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Bellefonte, Pa., June 26, 1831.
To CorrespoNDENTS. — No communications
published unless accompanied by the real
uame of the writer.
THINGS ABOUT TOWN & COUNTY.
——The Milton firemen are coming
* to Bellefonte in full force on the 4th of
——The Hipple Planing mill recent-
ly burned at Lock Haven is to be re-
built with all the latest improvements.
——Messrs Swartz & Dubbs are the
only firm in town who keep on hand
supplies for the Champion Reaper and
——A special pleasure tour from
© Lock Haven and all points on the
_ Beech Creek railroad is being arranged
for the latter part of July.
——Geo. F. Potter Post, No. 261, G.
A. R., of Milesburg, will comeup to
Bellefonte on the 4th of July with a
drum corps and one hundred strong.
——The P. O. S. of A. intends hold-
ifig a 4th of July at Huntingdon as well
28 at Lock Haven, but the celebration at
Bellefonte will excel everything this
Mcst of the Bellefonte school
teachers have decided to go to Bedford
Springs the first week in July and at-
tend the State Teacher's Association
——The saw mill of Hopkins &
Weymouth, erected at Snow Shoe to
saw the timber on a 5000 acre tract of
1and, closed its operations last Saturday,
having sawed the last log on the after
anon of that day.
——The Bellefonte correspondent of
the Williamsport Gazette § Bulletin
says the dudes and dudesses of Belle-
fonte have taken to playing baccarat. If
this be true we hope there will be no
Tranby Croft scandal connected with it.
——The Baccalaureate sermon will
be preached at the State College next
Sunday, 28th inst., at 10:30 a. m., by
F®v. George W. Chamberlain of Brazil
It will be the beginning of the com-
mencement exercises, which promise to
be very interesting.
——DMrs. Jos. Weaver, of Gregg
folgnship, died very suddenly on May
38h, ult., aged about 79 years. Her |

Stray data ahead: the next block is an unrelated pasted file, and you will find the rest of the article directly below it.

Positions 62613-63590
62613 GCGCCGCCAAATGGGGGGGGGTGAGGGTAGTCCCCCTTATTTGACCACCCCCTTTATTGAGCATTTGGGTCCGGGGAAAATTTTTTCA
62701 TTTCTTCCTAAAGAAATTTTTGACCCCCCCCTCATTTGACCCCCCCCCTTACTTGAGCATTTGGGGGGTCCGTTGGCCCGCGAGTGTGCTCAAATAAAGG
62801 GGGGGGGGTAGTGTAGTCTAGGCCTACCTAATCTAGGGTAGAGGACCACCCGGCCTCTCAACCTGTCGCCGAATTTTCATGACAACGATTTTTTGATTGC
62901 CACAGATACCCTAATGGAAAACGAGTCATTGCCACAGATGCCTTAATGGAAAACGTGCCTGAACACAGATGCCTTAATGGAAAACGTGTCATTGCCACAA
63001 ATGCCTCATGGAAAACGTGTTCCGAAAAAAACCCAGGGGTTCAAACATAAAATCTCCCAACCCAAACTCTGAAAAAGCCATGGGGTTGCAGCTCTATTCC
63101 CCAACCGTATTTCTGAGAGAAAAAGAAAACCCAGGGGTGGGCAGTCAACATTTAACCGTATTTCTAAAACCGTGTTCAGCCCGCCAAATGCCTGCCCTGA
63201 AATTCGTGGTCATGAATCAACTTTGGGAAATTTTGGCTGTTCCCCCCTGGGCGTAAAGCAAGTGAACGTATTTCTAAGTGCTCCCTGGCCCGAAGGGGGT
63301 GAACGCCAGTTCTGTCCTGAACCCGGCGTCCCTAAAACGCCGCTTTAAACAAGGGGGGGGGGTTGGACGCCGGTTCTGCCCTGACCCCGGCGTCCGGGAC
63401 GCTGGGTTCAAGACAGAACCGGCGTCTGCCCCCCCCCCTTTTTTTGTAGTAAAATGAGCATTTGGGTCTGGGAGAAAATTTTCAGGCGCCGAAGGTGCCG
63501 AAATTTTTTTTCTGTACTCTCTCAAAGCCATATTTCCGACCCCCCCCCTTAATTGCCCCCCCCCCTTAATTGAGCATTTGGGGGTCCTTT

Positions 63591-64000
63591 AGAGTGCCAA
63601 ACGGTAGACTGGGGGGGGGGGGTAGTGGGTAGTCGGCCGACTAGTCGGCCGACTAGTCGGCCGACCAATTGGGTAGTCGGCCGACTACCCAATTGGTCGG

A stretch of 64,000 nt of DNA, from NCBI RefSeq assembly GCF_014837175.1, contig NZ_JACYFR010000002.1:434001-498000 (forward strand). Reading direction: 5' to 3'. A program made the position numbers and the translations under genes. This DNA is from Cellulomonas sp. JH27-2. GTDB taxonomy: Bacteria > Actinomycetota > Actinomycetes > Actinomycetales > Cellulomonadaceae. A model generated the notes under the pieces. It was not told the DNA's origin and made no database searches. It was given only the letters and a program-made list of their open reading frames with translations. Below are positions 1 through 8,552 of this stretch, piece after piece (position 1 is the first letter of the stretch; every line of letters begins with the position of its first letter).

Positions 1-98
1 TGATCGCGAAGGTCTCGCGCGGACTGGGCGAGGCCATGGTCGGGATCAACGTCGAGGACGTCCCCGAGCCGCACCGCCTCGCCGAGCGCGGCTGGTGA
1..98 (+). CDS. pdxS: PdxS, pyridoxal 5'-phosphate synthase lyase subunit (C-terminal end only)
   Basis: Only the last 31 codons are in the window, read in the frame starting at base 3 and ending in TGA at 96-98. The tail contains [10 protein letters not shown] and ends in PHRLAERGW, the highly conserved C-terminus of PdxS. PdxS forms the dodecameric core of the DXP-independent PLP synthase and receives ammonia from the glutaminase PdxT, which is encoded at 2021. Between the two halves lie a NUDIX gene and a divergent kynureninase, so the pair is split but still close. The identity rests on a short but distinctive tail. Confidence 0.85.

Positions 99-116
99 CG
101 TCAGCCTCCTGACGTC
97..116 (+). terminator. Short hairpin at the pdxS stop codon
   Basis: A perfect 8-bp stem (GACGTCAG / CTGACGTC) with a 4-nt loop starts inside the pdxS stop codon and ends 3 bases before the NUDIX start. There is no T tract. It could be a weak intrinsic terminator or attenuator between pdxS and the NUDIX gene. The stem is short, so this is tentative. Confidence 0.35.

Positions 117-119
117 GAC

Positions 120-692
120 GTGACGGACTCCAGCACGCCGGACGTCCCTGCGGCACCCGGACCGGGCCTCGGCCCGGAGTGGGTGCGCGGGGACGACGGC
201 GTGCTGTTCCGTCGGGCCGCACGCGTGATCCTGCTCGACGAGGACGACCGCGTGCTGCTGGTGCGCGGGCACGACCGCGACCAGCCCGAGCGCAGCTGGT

aged husband, a son and daughter, and
ome sister, Mrs. Sarah Peters of Potters
Mills, Pa., suryive her. Her maiden
name was Kate Adams.
~ ——DMrs. Woods, the only daughter
of the late Wistar Morris, of Overbrook,
died at Newport, R. I. on Tuesday
wawrning at 8 o'clock. Bellefonters will
r¢member her as Miss Holly Morris,
who visited at the home of Mr. E. M.
Blanchard, on Linn street.
——DMr. M. Cunningham is making a
geod job in laying down a crossing, of
his composite patent, on High street,
between the Brockerhoff House and the
. First National Bank. Tt will afford a
firm, broad passage and will be an im-
provement in every respect.
According to the census report
Oentre county is credited with having
produced 7,410 pounds of tobacco in
1889 and Clinton 510,041 pounds. The
gweat tobacco counties in the State are
Lancaster, with 19,217,800 pounds in
‘that year, and York with 6,228,107.
——W. H. Corman, Esq., of Rebers-
barge, who has been attending to busi-
n@s at Valley Falls, Kansas, and visit-
ing friends at Freeport, I1il., returned
heme last week and reports the crops
throughout the west to be very promising,
ad the outlook bright foran abund-
‘ase of fruit.
——On Monday evening at the meet-
irig of those who are pushing the race
track enterprize, a committee was ap-
p#inted and authorized to employed a
sueveyor to survey the Brockerhoff
mgadow near Roopsburg, lay out a track
and estimate the cost, to be reported at
the next meeting.
—— James Sshofield on Tuesday even--
ing left Bellefonte on his intended trip
‘td Ireland and other European countries.
He will be gone during the months of
~Jely and August. On Monday evening
he was given an entertainment by the
tristees of the Presbyterian church of
this place, which was intended as a
- friendly send off.
——Arrangements are being made for
a pumber.of Bellefonte cinzens,mounted
on horse back,to go and meet the Sheri-
dan troop on the morning of the Fourth
ail escort them into town. The troop
whl be under the command of Capt.
~Jemes, numbering sixty men, and tho-
rolghly equipped. They will be a great
feiture of our parade.
——The entertainment given by the
“Catholic church school in Garman’s
opera house on ‘Wednesday evening
«Jéew an unusually large audience,
adsut five hundred tickets having been
sol. The scholars acquitted themselves
véby well in the various exercises as-
sifined to them. Father McArdle and.
the Sisters who have charge of the school
T10N.—The receipt of the news that the
Governor had signed the appropriation
for the State College was the cause of
much gratification to the fuculty and
great jubilation among the students.
“A Student,” writing of this incident to
the Tyrone Herald, says :
Last Saturday morning when the
news reached us that the Governor had
signed the bill appropriating $150,500
to the college, there was general re-
joicing among the students and through-